Your Resume: A Movie Trailer, Not a Feature Film

As a long time recruiter, I have seen a wide variety of resume submissions. Some are good, some are great, but most are quickly passed over. There are a variety of reasons for this which we could discuss at length, but we will have to save that for the sequel.

The key to a blockbuster resume is keeping it clean, concise and relatable to the role. Think of it like a movie trailer; your resume is what gets managers to watch “your movie”. It shines the spotlight on your career progression, successes, and transferable skills. Intrigue the casting crew (recruiters), get the audition (the interview) and win the part (land the job).

Here are a few clip ideas for that next trailer; using these may help you go from the black hole of online inboxes to the top of the weekend charts.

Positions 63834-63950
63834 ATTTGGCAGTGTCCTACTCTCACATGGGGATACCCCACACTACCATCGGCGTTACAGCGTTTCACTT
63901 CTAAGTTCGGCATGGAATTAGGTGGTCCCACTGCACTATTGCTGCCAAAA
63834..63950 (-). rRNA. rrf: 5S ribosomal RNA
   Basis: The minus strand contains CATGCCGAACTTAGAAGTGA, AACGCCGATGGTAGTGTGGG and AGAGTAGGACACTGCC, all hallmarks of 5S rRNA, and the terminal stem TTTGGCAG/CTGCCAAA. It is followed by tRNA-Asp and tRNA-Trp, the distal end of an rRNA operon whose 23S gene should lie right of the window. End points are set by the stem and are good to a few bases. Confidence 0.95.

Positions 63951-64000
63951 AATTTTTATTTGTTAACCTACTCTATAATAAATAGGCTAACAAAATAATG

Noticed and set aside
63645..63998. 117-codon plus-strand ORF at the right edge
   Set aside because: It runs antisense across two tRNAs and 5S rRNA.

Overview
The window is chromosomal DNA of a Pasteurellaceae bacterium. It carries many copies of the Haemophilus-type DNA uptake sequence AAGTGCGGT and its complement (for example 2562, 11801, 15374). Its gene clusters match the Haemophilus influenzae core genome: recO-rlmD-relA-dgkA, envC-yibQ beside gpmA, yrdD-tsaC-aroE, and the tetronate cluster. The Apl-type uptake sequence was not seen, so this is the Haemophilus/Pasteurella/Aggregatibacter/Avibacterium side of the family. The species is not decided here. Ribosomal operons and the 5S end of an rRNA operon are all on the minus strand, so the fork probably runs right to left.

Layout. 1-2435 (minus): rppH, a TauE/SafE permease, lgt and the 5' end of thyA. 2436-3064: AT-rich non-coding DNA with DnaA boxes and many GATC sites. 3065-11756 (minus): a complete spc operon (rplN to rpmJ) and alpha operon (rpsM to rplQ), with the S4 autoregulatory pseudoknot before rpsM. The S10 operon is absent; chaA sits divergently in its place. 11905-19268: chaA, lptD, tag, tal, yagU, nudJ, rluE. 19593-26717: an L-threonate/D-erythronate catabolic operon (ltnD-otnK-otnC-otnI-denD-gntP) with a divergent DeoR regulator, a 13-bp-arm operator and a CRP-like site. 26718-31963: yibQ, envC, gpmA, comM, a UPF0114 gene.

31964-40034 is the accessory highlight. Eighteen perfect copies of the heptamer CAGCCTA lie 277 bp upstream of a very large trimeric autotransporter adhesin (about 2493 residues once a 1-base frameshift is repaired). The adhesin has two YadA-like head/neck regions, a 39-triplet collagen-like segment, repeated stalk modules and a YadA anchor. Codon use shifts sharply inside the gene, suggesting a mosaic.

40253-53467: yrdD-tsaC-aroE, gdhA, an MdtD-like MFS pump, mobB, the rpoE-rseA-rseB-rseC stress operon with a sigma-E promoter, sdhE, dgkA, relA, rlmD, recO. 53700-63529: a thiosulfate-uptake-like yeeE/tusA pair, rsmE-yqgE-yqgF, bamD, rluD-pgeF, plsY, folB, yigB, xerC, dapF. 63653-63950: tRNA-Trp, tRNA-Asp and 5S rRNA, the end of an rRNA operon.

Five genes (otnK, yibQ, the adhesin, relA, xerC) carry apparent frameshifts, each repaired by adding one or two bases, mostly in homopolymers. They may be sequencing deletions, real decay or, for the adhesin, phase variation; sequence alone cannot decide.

• You’re in construction; include a project list or highlights. Managers want to get a quick sense of what you are used to.

• Have dates attached to the companies you worked at, if you don’t, it seems like you are trying to hide something.

• You don’t have to go back 30 years in your job history.

• Try to keep bullet lists between 4 and 6 points per headline.

• We all know you will supply references upon request, no need to state it.


Brad McMorris

Senior Recruiter

Graham Construction


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